Soran Reader is a Reader in philosophy at Durham University, where she directs the Centre for Ethical Philosophy. Her research has explored conceptual issues in ethics, including the concepts of need, relationship, harm, and persons as agents/patients. She is author of Needs and Moral Necessity (Routledge, forthcoming 2007), editor of The Philosophy of Need(Cambridge University Press, 2005), and various articles on the moral demandingness of needs. She has also published articles on pacifism. Her work in Ethical Philosophy takes a victim-centred approach, exploring moral issues from the perspective of the one suffering, rather than the perpetrator or the bystander. Work on sexual justice centres on the idea that women have knowledge, and moral and political powers which equal or exceed those of men, which women philosophers are well placed to articulate and posit. For example, she argues in 'Abortion, Killing and Maternal Moral Authority' (Hypatia, 2008) that women as mothers have a moral power of life and death over dependent children. She is Director of SWIP (UK), and a member of the Board of the International Association of Women Philosophers.

Veronica Rodriguez-Blanco is a Senior Lecturer in the Philosophy of Law at the School of Law, University of Birmingham. She studied law and philosophy at Oxford and Cambridge. Her research is located at the intersection of ethics, philosophy of action (especially Aristotle's, Aquinas's and Elisabeth Anscombe's philosophy of action) and jurisprudence. Her research topics include the objectivity of law and the methodology of legal theory and she is currently writing a book on the authoritative and normative character of law, whose working title is Law Under the Guise of the Good. She is the author of Meta-ethics, Moral Objectivity and Law (2004) and has published articles in the journals Legal Theory, Law and Philosophy, Oxford Journal of Legal Studies, The Canadian Journal of Law and Jurisprudence, Philosophy Compass and Ratio Juris. Her research has been funded by the Alexander Von Humboldt Foundation, the Cambridge Overseas Trust and the British Academy.

Komarine Romdenh-Romluc is Lecturer in Philosophy at Nottingham University. Her current research focuses on the philosophy of Maurice Merleau-Ponty, and she is writing the Routledge Philosophy Guidebook to his Phenomenology of Perception. She has also published articles on first-person thought and the reference of indexicals. Komarine is a member of the Society for Women in Philosophy (UK).

Jennifer Saul is Professor of Philosophy at the University of Sheffield. She works in philosophy of language and in feminism. Jenny is the author of Feminism: Issues and Arguments (OUP 2003) and Substitution, Simple Sentences, and Intuitions (OUP 2007), as well as numerous articles in philosophy of language and in feminism. She is Co-Editor for feminism entries for the Stanford Encyclopedia of Philosophy, and she serves on the editorial boards of Analysis, The Aristotelian Society, and Symposia on Gender, Race and Philosophy. She is a member of the Society for Women in Philosophy (UK).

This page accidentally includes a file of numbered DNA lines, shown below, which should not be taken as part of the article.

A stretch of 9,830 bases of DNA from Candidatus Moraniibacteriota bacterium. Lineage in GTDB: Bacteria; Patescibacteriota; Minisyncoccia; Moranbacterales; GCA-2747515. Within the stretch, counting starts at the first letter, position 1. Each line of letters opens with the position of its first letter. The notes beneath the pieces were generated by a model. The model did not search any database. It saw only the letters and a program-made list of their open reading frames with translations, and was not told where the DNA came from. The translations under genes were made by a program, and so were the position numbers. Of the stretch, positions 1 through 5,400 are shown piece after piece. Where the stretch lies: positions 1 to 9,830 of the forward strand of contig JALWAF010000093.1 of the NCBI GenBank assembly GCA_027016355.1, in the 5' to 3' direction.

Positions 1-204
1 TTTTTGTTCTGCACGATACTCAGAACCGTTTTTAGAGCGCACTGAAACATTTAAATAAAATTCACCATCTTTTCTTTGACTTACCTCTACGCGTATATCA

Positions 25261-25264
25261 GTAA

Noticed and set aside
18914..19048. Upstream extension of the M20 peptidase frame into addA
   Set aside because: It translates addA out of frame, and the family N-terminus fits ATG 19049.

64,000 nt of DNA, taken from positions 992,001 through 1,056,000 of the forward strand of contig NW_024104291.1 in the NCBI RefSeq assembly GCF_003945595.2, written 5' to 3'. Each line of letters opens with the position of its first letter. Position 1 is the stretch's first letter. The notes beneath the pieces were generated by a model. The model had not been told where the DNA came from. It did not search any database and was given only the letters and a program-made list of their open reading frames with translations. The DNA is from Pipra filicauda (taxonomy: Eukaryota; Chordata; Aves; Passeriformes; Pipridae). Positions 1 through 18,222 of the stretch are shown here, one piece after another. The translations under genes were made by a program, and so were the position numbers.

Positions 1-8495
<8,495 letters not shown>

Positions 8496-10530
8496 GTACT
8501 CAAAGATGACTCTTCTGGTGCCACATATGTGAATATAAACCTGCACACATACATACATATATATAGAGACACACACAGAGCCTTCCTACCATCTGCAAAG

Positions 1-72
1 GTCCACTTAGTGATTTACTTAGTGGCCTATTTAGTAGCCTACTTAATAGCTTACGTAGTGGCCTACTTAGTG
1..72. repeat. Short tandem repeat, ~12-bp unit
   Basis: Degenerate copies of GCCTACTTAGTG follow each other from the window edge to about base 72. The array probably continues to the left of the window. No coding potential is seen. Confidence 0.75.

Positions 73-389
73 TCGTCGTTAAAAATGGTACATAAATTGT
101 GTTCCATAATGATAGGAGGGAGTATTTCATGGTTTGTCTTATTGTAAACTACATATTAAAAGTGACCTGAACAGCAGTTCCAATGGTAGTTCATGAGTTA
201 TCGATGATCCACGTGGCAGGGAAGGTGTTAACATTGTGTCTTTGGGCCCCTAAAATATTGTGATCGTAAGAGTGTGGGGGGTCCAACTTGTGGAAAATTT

Alison Stone is Senior Lecturer in Philosophy at Lancaster University. She is the author of Petrified Intelligence: Nature in Hegel's Philosophy (SUNY Press, 2004) and of Luce Irigaray and the Philosophy of Sexual Difference (Cambridge University Press, 2006). Her book An Introduction to Feminist Philosophy is in press, due out with Polity Press in January 2008. She has published articles on various topics in feminist philosophy including essentialism, Judith Butler, and feminist interpretations of Hegel. She has also written articles on German Idealism, Early German Romanticism and Adorno. email:

Alessandra Tanesini is Reader in Philosophy at Cardiff University. She is the author of An Introduction to Feminist Epistemologies (Blackwell, 1999), of Wittgenstein: A Feminist Introduction (Polity, 2004), and of Philosophy of Language A-Z (Edinburgh, 2007) as well as of several articles in feminist philosophy, the philosophy of language and epistemology. She is a member of the Society of Women in Philosophy (UK).
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Catherine Wilson FRSC is Anniversary Professor of Philosophy at York University and President-Elect of the Mind Association for 2015-6. She was previously the Regius Professor of Moral Philosophy at the University of Aberdeen and has held appointments in the USA and Canada as well as fellowships in the UK ad Germany. She holds a BPhil from Oxford and a PhD from Princeton and has published widely on topics in 17th and 18th century history and philosophy of science, especially on Descartes, Leibniz and Kant, on as well as in moral epistemology, women in evolutionary theory, and aesthetics. Her most recent books are Epicureanism at the Origins of Modernity (Oxford 2008/2011) andthe Oxford Handbook of Philosophy in Early Modern Europe (2011), co-edited with Desmond Clarke. She is currently working on a short book in metaethics and a longer study of Kant's reaction to 18th century materialism and his anthropology, as well as papers on Darwin and Nietzsche, Mach and Musil, and matter theory in the 18th century.